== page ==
The importance of people with HIV getting medical advice before a trip to a tropical country is emphasised by a new study. The researchers tracked 264 HIV-positive people, all of whom were living in France and who travelled to an African country, most often their country of birth. All were taking HIV treatment and 94% had an undetectable viral load.
Travel-related health problems were quite common. Overall, 38% had an issue, either during the trip or in the months that followed. Half of those with a health problem sought medical care.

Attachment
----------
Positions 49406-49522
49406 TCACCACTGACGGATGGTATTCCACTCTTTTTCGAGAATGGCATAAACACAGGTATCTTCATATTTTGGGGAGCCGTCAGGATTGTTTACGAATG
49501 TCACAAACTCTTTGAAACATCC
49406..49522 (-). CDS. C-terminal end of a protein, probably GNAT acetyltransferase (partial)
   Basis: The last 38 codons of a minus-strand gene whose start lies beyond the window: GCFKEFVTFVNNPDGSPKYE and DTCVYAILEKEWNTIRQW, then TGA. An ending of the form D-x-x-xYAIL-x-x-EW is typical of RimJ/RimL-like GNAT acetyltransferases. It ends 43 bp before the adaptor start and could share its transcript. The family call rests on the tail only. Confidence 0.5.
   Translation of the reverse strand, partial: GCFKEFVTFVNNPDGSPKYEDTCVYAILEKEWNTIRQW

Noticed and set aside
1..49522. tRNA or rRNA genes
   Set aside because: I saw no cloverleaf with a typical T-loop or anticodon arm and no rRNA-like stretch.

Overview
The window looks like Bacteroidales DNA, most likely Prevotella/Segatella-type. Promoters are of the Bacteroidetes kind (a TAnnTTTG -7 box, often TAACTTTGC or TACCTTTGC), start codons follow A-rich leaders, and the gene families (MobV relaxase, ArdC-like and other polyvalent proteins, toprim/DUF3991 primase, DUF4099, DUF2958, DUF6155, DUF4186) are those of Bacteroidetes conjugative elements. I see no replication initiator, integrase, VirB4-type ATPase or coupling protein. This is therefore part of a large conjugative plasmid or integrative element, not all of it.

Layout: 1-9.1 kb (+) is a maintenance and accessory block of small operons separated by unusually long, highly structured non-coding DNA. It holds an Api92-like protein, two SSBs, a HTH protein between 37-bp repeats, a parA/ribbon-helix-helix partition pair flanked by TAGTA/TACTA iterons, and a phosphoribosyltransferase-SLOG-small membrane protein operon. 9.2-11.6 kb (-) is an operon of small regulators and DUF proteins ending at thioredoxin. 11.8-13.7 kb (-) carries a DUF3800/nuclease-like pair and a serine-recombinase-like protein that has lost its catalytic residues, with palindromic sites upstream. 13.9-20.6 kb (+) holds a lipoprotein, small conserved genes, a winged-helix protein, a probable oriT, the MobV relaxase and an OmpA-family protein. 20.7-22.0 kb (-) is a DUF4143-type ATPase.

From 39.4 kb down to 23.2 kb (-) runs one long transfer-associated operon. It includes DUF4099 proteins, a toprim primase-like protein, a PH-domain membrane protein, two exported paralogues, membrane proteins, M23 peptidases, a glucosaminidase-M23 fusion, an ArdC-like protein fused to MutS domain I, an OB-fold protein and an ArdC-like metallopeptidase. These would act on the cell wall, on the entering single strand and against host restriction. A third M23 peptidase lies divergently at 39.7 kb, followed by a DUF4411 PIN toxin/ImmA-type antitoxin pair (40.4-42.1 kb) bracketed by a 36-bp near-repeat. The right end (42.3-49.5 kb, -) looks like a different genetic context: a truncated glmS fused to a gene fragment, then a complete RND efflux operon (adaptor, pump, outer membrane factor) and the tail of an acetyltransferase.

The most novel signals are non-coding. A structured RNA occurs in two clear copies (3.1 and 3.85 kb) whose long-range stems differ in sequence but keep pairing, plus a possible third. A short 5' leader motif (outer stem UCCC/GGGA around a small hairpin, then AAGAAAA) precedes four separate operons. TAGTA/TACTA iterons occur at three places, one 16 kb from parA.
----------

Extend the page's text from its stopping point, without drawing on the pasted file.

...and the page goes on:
The most common health problems were diarrhoea and gastrointestinal complaints (26%), respiratory illnesses (18%) and malaria (15%). One woman died of malaria, which can be more severe if your CD4 cell count is low.
Health problems were more common in people who had not received medical advice about their journey than people who had. People whose viral load was low but not completely undetectable (above 50 copies/ml) were also at greater risk of health problems.
Medical advice before travelling can cover the vaccinations you need as well as preventive drugs against malaria. Doctors may also provide advice on food and water safety, avoiding insect bites and other issues, depending on which country you are going to.